While India’s Unified Payments Interface (UPI) saw increased use in 2020—reaching a high of four trillion rupees-worth of transactions in December—cash in circulation also rose by 22 percent, demonstrating once again that cash and digital payments can coexist to everyone’s benefit.
Business Standard (India) says experts believe the ‘surprisingly high’ increase in circulating currency—compared to a rise of 11.8 percent in 2019 and taking into account 2020’s lockdowns—is largely due to ‘precautionary holding’. This refers to people withdrawing cash from banks in order to have an assured payment method should others become unavailable, and is commonly seen in tumultuous times such as natural disasters and economic crises. The slowdown of economic growth that began even before India’s nationwide March lockdown also encouraged people to use cash as storage of value.
Departing from previous trends, in the first quarter of 2020 incremental cash in circulation was higher than that in the entirety of 2019. Traditionally, currency with the public and deposits move in opposite directions, however last year they moved together as the pandemic led to people saving money and also holding cash at the same time. In the third quarter, demand for cash also rose during festive and marriage seasons across the country.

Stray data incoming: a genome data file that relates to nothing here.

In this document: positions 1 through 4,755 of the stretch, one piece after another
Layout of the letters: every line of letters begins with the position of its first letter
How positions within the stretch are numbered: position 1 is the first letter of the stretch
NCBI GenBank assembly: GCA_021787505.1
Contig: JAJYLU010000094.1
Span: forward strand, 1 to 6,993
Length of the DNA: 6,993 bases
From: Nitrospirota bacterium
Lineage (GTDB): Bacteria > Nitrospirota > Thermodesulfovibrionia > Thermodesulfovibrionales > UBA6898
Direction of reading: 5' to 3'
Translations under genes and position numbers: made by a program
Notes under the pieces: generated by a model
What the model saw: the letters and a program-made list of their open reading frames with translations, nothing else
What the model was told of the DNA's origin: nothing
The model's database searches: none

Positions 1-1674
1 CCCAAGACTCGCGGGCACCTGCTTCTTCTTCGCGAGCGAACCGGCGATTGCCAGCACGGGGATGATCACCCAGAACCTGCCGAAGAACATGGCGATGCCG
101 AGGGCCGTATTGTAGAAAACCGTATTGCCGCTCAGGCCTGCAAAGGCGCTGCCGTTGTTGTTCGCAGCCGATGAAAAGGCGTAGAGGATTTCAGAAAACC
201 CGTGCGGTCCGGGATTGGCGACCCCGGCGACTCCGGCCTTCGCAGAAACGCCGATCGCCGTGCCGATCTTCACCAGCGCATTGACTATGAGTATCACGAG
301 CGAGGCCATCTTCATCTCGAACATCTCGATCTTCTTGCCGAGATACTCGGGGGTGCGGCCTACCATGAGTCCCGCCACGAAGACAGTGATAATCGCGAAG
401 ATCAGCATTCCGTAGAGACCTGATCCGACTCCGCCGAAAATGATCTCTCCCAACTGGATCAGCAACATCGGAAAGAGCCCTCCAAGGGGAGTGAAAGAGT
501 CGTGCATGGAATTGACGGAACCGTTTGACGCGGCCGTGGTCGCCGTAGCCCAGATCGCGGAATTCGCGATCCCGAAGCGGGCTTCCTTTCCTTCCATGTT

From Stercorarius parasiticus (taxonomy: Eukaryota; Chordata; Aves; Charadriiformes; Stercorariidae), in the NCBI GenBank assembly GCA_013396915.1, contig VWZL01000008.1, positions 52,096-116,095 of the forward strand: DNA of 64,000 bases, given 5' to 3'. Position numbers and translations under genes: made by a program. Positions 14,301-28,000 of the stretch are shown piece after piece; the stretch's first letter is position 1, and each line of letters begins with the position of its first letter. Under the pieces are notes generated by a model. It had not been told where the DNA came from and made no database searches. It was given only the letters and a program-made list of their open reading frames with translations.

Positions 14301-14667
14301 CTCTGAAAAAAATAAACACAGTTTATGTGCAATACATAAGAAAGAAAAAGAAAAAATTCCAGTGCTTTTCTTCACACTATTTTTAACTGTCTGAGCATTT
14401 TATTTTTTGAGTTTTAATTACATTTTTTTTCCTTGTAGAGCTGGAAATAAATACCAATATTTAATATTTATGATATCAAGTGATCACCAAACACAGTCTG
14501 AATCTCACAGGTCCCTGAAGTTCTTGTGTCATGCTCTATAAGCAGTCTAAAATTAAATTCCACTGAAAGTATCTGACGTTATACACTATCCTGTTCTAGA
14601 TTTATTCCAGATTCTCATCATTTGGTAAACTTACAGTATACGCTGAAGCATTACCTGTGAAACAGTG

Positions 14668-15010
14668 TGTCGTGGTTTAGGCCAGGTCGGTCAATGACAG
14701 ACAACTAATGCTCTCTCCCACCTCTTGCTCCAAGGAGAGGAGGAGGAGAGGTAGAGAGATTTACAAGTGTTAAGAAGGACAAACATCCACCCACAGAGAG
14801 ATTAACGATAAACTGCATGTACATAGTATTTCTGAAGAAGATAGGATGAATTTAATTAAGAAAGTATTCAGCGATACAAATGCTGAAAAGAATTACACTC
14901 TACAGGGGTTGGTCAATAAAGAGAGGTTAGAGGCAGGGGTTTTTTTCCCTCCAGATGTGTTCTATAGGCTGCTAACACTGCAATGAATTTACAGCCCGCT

Another trend is that goods and services ordered through digital channels are often paid for using cash on delivery. This is also commonly seen in Middle Eastern countries such as Egypt and the United Arab Emirates.
According to bankers, cash usage was high throughout 2020 in villages and small towns, where recovery was typically better than in urban areas. This—along with a rise in the digital economy—is likely to continue in 2021 as India’s economic recovery progresses.
Source: Business Standard, India, 13 January 2021